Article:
Conclusion: God Desires Life
God does not will that man should die. But the punishment for sin is death, and as a just judge, God does not back down from that if we so choose. He does not support cannibalism, infanticide, or genocide. He hates them; they are death in the most gruesome forms! But when necessary, he brings them as judgment as a means to awaken others to life and as justly deserved judgment on sin. Even then, he does not do so without warning. Mercy and Justice. He certainly orchestrated these acts; however: there is absolutely no evidence that he wanted to do it or supports the acts themselves. But to not do it would be to do two things that God will not do:
1. To deny his just nature. God is just, and he will not change or violate this by becoming unjust.
2. To allow mankind to continue in sin, leading ultimately to death. Think of what would happen if these nations had been allowed to continue in their sin. The children that were killed by the destroying angel in Exodus (the children went to heaven I believe, by the way; they were put in a better place) would have grown up in a pagan nation and been in a horrid, savage culture; at the end, they would have to face God at judgment and answer for sin, and many probably be sentenced to hell. God had mercy through their death. His judgment on earth is always to prevent man from traveling further towards death.
And do not forget the Cross; when Jesus died, he took the sting of death upon himself so that it could no longer touch those that believe in him. 1 Corinthians 15:55: “O death, where is thy sting? O grave, where is thy victory?” This is the ultimate sign; even though mankind willingly chose death, God gave up everything so that men might be able to live. Justice was served at the cross; if we choose to, we can accept his mercy and live. It is his will.
It is absurd to propose, in light of all of this evidence for God’s support of life, that he is so depraved and hypocritical as to give his support to cannibalism, infanticide, and genocide. Through the prophet Malachi, in 3:6, God said “I am the LORD, I change not;” “with whom is no variableness, neither shadow of turning.” (James 1:17) Spurgeon said: “Whatever his attributes were of old, they are now; his power, his wisdom, his justice, his truth, are alike unchanged.”  God is not hypocritical. He either supports death, or he doesn't. Consider the evidence, and choose.
I am not going to bother addressing your other arguments because your reasoning is very circular and there is no point in arguing.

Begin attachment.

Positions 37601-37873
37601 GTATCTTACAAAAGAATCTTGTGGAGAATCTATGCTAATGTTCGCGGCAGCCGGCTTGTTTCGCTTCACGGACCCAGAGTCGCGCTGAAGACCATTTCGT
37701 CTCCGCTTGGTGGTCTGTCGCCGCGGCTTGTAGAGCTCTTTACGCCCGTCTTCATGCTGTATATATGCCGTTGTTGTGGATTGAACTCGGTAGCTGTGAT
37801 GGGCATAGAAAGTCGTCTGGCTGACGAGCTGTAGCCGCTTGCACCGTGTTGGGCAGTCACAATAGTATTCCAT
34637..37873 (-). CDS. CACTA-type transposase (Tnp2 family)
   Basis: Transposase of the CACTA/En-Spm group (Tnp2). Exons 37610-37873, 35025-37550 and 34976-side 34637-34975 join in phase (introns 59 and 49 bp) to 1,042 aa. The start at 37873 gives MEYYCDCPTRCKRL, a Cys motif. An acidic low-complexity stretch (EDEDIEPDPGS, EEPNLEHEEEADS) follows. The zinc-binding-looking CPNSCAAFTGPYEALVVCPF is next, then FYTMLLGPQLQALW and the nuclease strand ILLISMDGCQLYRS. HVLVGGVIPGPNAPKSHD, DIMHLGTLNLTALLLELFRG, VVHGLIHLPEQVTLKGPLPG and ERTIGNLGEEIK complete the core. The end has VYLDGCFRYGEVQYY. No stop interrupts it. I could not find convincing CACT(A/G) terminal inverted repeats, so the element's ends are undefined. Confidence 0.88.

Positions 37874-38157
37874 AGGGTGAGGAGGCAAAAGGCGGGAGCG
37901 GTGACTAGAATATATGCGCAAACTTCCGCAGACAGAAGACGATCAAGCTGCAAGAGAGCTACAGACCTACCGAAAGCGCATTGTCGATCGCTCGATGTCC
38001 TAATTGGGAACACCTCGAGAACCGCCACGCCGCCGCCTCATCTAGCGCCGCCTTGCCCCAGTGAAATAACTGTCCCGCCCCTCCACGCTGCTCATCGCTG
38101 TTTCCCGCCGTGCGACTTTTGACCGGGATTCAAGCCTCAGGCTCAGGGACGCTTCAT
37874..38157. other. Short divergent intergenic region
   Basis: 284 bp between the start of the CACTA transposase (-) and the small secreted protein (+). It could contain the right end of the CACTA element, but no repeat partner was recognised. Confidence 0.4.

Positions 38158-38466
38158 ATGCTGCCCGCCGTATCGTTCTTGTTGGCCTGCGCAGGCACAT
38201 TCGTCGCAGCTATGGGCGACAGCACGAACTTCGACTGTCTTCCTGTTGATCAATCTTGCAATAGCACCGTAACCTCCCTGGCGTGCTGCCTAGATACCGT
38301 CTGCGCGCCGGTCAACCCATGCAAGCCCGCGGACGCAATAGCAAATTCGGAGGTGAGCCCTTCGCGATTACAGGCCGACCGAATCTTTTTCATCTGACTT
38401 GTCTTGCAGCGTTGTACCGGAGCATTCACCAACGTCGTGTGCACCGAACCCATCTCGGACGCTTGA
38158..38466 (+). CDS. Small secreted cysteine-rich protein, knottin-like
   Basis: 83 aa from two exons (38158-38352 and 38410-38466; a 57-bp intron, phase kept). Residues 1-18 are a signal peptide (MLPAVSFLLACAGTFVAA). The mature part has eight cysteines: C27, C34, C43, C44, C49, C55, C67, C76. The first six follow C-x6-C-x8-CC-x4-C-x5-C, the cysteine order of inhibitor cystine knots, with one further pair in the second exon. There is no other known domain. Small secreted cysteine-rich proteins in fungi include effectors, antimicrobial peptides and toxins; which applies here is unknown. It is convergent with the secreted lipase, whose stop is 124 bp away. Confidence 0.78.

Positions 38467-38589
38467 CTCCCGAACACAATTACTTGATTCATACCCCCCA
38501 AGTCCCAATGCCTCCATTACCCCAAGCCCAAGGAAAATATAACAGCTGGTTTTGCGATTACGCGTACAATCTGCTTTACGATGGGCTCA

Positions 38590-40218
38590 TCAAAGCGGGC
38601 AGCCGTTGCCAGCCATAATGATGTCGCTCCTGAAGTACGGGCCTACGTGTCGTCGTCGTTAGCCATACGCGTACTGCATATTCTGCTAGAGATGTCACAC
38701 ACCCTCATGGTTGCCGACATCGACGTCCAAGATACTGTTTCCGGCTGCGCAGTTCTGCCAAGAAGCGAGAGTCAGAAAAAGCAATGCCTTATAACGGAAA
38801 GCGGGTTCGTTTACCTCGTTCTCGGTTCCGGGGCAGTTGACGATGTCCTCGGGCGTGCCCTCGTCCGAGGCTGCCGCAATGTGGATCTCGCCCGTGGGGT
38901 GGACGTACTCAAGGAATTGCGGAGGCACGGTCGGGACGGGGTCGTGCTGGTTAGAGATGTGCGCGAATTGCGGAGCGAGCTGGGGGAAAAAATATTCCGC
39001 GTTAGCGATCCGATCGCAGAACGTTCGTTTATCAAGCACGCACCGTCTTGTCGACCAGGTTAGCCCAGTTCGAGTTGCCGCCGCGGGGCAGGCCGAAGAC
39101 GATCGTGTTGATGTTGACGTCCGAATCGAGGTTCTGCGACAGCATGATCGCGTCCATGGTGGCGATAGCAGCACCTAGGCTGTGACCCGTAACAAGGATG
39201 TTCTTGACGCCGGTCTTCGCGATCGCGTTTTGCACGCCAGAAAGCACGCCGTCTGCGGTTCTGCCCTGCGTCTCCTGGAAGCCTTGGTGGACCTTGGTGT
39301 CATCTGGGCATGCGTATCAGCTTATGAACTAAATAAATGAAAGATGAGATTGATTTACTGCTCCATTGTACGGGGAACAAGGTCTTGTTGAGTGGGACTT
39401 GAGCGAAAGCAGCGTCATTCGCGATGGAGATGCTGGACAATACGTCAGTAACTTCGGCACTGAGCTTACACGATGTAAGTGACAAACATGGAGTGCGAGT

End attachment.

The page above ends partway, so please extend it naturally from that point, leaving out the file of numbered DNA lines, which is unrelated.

Sorry for the conciseness of this argument, I am trying to be clear and short because I do not have enough time. I look forward to your argument.
If we are arguing using the Bible, we must stick to what the Bible says about God. The Bible's standard is what we use; we cannot use God's actions as described by the Bible, compare them to our own standards, and use that to accuse God of wrongdoing. If we accept the Bible as authoritative on the character of God, we must measure God by the Bible.
God is good. He is what defines good. He is what defines righteous. Thus, all morality starts and ends with him. He is our definition of morality and goodness. If we are to use the Bible for a debate, this must be what we accept.
What this means is twofold:
1) God defines what actions are righteous and what are unrighteousness (sinful)
2) God defines (pay attention to this) what is acceptable punishment for sinful actions.
How can we judge God and call his punishments immoral if we are but men?
Does God support Cannibalism, Infanticide, Genocide? Does he support death?
I have demonstrated that God's ultimate will is life. I have shown that any death in this world is because of our own sin. I have shared the story of Jesus Christ's death and how God gives every person a chance to repent and receive eternal life through his name in spite of what we justly deserve. Could we ask for a more definitive answer?
This entire debate, 4 redundant rounds, you were saying that God is good. You said it at least once in every argument. But this debate isn't about whether or not he is good.
Then you started to say that he is too good for genocide, infantcide, and cannabalism. THEN, in an ironic twist, you say that he should not be judged by our standards. Am I the only one who sees this hypocrisy?